HOME |  CULT MOVIES | COMPETITIONS | ADVERTISE |  CONTACT US |  ABOUT US
 
 
 
Newest Reviews
Settlers
Boy Behind the Door, The
Swords of the Space Ark
I Still See You
Most Beautiful Boy in the World, The
Luz: The Flower of Evil
Human Voice, The
Guns Akimbo
Being a Human Person
Giants and Toys
Millionaires Express
Bringing Up Baby
World to Come, The
Air Conditioner
Fear and Loathing in Aspen
Kandisha
Riders of Justice
Happiest Day in the Life of Olli Maki, The
For Those Who Think Young
Justice League: War
Fuzzy Pink Nightgown, The
Plurality
Scooby-Doo! Moon Monster Madness
Night of the Sharks
Werewolves Within
Honeymoon
King and Four Queens, The
Stray Dolls
Diana's Wedding
Deerskin
Toll, The
Two of Us
Nowhere Special
Rainbow Jacket, The
Crazy Samurai: 400 vs 1
First Cow
Undiscovered Tomb
Being Frank
Occupation: Rainfall
Jeanette: The Childhood of Joan of Arc
   
 
Newest Articles
A Monument to All the Bullshit in the World: 1970s Disaster Movies
Take Care with Peanuts: Interview with Melissa Menta (SVP of Marketing)
Silent is Golden: Futtocks End... and Other Short Stories on Blu-ray
Winner on Losers: West 11 on Blu-ray
Freewheelin' - Bob Dylan: Odds and Ends on Digital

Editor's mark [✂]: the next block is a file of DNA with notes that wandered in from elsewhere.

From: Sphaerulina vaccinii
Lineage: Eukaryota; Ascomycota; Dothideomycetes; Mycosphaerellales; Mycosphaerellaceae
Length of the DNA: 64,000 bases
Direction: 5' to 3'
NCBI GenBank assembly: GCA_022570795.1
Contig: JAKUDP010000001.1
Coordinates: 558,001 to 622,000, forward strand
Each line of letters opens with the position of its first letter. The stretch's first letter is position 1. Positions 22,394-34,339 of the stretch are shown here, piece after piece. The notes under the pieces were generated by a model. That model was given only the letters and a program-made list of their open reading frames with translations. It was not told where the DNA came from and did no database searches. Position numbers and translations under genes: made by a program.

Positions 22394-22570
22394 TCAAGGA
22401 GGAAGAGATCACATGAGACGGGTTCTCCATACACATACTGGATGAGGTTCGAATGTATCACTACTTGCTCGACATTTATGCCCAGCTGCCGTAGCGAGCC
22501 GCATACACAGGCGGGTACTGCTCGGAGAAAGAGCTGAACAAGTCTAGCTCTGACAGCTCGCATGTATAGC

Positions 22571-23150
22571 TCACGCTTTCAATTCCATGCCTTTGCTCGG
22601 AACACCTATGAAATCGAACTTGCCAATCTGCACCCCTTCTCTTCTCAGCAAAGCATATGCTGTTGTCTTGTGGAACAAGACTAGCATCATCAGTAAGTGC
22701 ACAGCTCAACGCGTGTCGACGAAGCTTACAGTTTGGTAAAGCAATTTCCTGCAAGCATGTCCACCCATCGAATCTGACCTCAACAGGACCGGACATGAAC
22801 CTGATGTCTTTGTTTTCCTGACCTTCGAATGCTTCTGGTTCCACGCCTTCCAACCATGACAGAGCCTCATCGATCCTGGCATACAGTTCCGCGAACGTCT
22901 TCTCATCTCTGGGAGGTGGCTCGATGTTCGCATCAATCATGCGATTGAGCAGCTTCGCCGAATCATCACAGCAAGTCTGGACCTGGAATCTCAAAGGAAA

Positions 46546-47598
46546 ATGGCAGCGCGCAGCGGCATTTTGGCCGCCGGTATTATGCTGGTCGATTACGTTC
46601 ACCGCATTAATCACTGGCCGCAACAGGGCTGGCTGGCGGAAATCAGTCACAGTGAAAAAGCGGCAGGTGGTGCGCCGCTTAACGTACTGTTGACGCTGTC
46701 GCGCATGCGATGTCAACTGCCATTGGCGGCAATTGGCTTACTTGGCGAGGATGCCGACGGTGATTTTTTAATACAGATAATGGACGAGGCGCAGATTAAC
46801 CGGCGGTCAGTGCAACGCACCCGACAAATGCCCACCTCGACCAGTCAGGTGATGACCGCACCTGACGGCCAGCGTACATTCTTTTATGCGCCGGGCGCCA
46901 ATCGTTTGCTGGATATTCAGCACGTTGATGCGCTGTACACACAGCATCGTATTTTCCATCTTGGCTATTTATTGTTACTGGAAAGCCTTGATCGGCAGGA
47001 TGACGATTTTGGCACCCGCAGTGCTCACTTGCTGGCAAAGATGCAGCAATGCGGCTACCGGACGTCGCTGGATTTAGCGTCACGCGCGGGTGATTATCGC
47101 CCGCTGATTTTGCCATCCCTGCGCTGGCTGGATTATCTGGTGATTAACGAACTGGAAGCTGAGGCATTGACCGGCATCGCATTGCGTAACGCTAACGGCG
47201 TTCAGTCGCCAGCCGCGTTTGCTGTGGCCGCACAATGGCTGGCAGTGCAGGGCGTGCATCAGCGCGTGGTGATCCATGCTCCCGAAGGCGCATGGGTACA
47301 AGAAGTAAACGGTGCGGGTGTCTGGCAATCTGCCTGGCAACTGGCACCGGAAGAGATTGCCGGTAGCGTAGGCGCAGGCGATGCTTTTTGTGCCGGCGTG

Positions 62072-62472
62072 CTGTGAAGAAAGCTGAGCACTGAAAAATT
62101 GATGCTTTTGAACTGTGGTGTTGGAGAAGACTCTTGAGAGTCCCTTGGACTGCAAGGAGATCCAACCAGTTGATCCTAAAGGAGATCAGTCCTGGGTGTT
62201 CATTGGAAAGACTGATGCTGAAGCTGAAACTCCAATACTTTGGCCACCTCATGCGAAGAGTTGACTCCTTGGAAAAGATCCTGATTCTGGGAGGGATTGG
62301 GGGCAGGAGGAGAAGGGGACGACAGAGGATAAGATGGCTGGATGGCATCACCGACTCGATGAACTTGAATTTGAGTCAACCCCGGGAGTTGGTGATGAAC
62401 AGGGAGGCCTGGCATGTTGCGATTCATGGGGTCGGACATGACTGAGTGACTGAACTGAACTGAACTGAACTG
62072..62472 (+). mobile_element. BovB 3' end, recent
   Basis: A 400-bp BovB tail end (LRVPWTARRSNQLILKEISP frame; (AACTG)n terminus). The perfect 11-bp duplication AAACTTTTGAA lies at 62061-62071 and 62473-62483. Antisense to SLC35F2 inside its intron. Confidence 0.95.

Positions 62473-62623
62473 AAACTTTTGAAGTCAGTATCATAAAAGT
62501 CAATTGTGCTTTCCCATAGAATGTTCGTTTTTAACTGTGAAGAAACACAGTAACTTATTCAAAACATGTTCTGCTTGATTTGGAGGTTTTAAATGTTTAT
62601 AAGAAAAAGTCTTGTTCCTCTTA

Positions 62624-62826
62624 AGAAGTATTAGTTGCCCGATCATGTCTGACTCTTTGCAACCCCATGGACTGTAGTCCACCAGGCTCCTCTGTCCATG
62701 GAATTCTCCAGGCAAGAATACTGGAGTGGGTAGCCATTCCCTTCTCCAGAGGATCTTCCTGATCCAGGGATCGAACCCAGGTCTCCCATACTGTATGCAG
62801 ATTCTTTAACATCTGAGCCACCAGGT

Never Sleep: The Night of the Hunter on Blu-ray
Sherlock vs Ripper: Murder by Decree on Blu-ray
That Ol' Black Magic: Encounter of the Spooky Kind on Blu-ray
She's Evil! She's Brilliant! Basic Instinct on Blu-ray
Hong Kong Dreamin': World of Wong Kar Wai on Blu-ray
Buckle Your Swash: The Devil-Ship Pirates on Blu-ray
Way of the Exploding Fist: One Armed Boxer on Blu-ray
A Lot of Growing Up to Do: Fast Times at Ridgemont High on Blu-ray
Oh My Godard: Masculin Feminin on Blu-ray
Let Us Play: Play for Today Volume 2 on Blu-ray
Before The Matrix, There was Johnny Mnemonic: on Digital
More Than Mad Science: Karloff at Columbia on Blu-ray
Indian Summer: The Darjeeling Limited on Blu-ray
3 from 1950s Hollyweird: Dr. T, Mankind and Plan 9
Meiko Kaji's Girl Gangs: Stray Cat Rock on Arrow
Having a Wild Weekend: Catch Us If You Can on Blu-ray
The Drifters: Star Lucie Bourdeu Interview
Meiko Kaji Behind Bars: Female Prisoner Scorpion on Arrow
The Horror of the Soviets: Viy on Blu-ray
Network Double Bills: Tarka the Otter and The Belstone Fox
   
 
  Outbreak Coughs And Sneezes Spread Diseases
Year: 1995
Director: Wolfgang Petersen
Stars: Dustin Hoffman, Rene Russo, Morgan Freeman, Kevin Spacey, Cuba Gooding Jr, Donald Sutherland, Patrick Dempsey, Zakes Mokae, Malick Bowens, Susan Lee Hoffman, Benito Martinez, Dale Dye, Kara Keough, Gina Menza, Kellie Overbey, Maury Sterling, J.T. Walsh
Genre: Action, Thriller, Science FictionBuy from Amazon
Rating:  6 (from 1 vote)
Review: Back in 1967 a virus was discovered in Zaire which was far more deadly than many of the known dangerous diseases, and a solution to stop it spreading had to be found. That was why in the remote compound where the afflicted were being kept, the American military took drastic action and dropped a large bomb on the area, thereby not only killing the virus but everyone down there unlucky enough to be in the vicinity. Now, almost twenty years later, army doctor Colonel Sam Daniels (Dustin Hoffman) is working with infectious diseases, not knowing he is about to meet his match...